relation to any legal action, either criminal or civil, the
issues that may be addressed could include the following
• How did the fire start?
• Who caused it?
• Was it as a result of an act of omission or commission?
• Has a crime been committed?
• Was the fire accidental, deliberate, malicious, arson or
fraudulent arson?
• If arson is suspected, can the arsonist be identified?
• Who is financially liable?
• Was a ‘material’ or ‘construction’ significant in the
danger or losses from the fire? If so, who is responsible?
• Was the building design significant in the danger or
losses from the fire? If so, who is responsible?
• Was the operation of the building at fault?
• Were the management procedures at fault?
Because a fire will destroy its own evidence there is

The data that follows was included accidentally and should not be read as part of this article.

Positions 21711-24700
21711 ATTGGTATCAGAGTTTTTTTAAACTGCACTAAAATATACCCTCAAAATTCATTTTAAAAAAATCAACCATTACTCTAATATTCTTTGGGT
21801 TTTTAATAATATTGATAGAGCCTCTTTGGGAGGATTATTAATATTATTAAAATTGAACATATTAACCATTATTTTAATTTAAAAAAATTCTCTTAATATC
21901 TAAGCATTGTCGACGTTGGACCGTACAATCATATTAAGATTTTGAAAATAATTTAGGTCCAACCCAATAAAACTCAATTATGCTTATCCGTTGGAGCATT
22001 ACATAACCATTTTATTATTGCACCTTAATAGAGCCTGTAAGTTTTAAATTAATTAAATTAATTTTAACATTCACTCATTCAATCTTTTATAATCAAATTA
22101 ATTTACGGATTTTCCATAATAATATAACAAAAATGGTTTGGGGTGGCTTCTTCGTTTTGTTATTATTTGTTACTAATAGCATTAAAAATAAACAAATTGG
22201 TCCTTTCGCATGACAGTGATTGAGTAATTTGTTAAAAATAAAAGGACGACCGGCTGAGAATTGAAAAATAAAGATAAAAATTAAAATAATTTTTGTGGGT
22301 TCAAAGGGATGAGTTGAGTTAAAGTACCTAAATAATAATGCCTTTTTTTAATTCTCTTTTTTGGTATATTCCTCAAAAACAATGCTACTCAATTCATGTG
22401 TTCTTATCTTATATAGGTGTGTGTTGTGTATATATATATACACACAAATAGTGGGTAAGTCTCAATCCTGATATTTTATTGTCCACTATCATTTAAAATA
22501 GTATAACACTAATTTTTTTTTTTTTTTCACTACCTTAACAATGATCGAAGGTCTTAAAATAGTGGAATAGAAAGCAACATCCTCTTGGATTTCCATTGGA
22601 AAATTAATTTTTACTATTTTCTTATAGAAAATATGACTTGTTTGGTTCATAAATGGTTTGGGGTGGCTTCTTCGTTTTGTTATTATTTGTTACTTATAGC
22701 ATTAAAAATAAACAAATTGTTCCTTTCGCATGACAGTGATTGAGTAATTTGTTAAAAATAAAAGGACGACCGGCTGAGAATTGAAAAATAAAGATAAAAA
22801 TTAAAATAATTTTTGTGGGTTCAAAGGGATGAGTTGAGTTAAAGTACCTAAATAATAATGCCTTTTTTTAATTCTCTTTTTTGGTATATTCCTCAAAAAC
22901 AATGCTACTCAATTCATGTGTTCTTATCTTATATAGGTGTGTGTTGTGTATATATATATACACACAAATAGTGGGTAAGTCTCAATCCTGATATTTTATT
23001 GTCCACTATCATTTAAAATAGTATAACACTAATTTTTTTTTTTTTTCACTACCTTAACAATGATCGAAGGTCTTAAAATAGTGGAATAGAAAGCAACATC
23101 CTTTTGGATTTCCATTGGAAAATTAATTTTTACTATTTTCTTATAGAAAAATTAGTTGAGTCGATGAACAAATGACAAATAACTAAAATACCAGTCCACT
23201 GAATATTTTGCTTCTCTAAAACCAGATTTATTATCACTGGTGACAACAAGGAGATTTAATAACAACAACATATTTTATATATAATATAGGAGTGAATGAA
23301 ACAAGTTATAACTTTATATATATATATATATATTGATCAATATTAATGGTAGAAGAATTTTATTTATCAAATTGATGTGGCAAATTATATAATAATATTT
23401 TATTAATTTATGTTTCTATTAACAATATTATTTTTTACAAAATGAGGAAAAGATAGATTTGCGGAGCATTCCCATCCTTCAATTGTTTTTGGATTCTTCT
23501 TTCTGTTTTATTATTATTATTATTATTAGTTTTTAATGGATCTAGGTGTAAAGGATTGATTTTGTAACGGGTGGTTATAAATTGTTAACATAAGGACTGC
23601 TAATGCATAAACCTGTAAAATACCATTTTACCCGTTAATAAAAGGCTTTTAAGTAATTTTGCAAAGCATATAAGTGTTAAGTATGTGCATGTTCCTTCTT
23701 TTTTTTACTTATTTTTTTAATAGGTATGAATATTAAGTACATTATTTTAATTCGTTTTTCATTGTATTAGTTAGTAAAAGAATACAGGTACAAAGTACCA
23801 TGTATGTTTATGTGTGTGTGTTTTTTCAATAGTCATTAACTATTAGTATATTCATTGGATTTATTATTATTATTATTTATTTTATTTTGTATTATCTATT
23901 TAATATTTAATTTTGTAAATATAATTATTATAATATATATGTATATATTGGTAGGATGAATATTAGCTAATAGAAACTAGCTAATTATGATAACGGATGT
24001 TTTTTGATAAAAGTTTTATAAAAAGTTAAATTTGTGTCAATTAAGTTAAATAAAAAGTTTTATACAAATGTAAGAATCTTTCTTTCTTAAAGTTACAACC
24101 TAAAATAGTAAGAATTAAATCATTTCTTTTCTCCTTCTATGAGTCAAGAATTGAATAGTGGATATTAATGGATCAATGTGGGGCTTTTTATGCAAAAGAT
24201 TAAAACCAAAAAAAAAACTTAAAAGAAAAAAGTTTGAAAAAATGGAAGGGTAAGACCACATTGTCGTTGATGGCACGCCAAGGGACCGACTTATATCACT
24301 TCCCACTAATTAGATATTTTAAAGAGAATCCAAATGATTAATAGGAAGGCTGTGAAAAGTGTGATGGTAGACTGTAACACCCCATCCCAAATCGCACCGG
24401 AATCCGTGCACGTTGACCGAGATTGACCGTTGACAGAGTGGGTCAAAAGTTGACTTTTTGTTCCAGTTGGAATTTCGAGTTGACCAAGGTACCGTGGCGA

frequently a need for conjecture and opinion based
on limited facts so consequently there can often be
disagreement between experts on what is most likely to
have happened.
In addition, and especially in the case of multiplefatality or other high-profile incidents, there may be
an expectation that lessons will be learned that will go
towards improving the law to seek to reduce the risk of
similar incidents in the future (usually through changes
to regulations, codes or standards). Learning lessons from
an incident will often be one of the objectives of a Public
Inquiry, a Coroner’s Court or a Fatal Accident Inquiry
(Scotland), where the issues addressed might include:
DG515.LessonsRealFires.indd 2
BRE Global fire investigators examine a fire in a block of flats
of traditional construction
• What lessons can be learned from this incident?
• Is it likely to happen again, or was it a freak event?
• Can it be prevented from happening again (or the risk
significantly reduced)?
• Are there ‘political’ implications (especially if
government or government agencies already knew
about the particular problem)?
• Are the current regulations (codes and standards)
• Were there unusual or unexpected features of the fire?
• Can it be shown how the fire developed?